Who was nice enough to show us around: Rosemary Milich
I met Rosemary at Erin and Stefan’s yard sale and I instantly knew that she was awesome. Clearly, I was correct!
What they told us about their home: A lovely 1200 sq ft, 2 bedroom/ 1 bathroom unit that is part of a fourplex. It was built in 1906 as a single family home and it was split in the 1970s. As you can see in the photos, the original hardwood floors are in excellent condition. They were covered by carpet until the early 90s.
Where is the home located: Curtis Park, Sacramento, California
When was the home built and when they moved in: The home was built in 1906 and Rosemary moved in 2006 – 100 years after the home was built.
Why they chose this home: Her best friend lived in the back unit and told her when it became available. Rosemary loved the fact that it was on a tree lined street and the darling light fixture that she could see through the window. She rented it and three months later the trees were removed for being diseased.
What attracted you to MCM design? It’s all about the lines for me. I like things to be streamlined, but not stuffy. Mid Century design emphasizes the natural beauty of the products and in my opinion the use of beautiful quality wood. I rarely like furniture with ornate details so MCM made sense to my tastes. Of course, some MCM design, that of the more atomic 50’s style veers from that. Growing up we had a few MCM pieces in our home and my mother always empasized good quality in furniture and I think that it rubbed off on me. Or so I like to think ;)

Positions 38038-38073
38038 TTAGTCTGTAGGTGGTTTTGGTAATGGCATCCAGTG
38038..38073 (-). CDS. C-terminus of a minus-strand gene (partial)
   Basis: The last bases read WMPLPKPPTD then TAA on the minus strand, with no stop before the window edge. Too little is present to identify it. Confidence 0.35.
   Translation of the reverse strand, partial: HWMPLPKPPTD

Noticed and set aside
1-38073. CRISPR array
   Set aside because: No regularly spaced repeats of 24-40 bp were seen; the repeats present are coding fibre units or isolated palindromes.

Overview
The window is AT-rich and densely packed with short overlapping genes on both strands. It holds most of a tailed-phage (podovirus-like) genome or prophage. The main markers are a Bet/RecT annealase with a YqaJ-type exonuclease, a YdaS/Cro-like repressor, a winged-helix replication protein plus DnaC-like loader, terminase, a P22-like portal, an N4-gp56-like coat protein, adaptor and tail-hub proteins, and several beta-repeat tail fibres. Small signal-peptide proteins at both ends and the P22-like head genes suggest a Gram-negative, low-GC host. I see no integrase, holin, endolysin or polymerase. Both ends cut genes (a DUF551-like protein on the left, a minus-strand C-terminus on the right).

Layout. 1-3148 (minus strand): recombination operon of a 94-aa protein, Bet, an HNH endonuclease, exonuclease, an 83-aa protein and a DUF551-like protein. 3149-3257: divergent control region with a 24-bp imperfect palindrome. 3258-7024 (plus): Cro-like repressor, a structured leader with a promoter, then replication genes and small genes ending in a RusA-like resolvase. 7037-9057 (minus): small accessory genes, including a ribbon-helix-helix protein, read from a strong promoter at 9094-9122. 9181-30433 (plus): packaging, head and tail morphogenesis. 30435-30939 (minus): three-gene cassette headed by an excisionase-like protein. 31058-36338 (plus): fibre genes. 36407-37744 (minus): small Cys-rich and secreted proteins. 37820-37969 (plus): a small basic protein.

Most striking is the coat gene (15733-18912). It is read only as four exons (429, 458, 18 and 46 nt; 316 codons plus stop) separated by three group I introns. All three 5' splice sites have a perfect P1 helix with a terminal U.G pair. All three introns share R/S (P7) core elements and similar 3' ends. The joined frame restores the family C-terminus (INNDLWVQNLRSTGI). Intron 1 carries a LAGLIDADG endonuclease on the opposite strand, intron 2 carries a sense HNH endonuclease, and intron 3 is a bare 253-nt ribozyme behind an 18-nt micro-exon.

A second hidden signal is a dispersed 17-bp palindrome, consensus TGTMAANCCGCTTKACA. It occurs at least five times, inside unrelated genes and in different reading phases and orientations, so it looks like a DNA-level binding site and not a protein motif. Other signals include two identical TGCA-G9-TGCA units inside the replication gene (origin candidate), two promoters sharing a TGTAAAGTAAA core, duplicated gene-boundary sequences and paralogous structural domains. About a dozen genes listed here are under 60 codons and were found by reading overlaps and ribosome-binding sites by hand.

Favorite Designer and biggest influences on your style? I don’t think that there’s one designer that I can pin point that influences me. As you can see from my house it’s a hodge podge of different styles that don’t necessarily dwell on MCM as the main theme. I have always loved George Nelson’s iconic bubble lamps but being a renter in a much older home, there’s been no option to hang one above my dining room table as I dream to do one day. Hans Wegner definitely has a few chairs I covet with the wicker that I abhorred as a child I now pretty much love. Saarinen tables with the wood topped tulip tables with the white bottom integrate a more atomic feel for me with the nature not lacking in it’s sensibilities.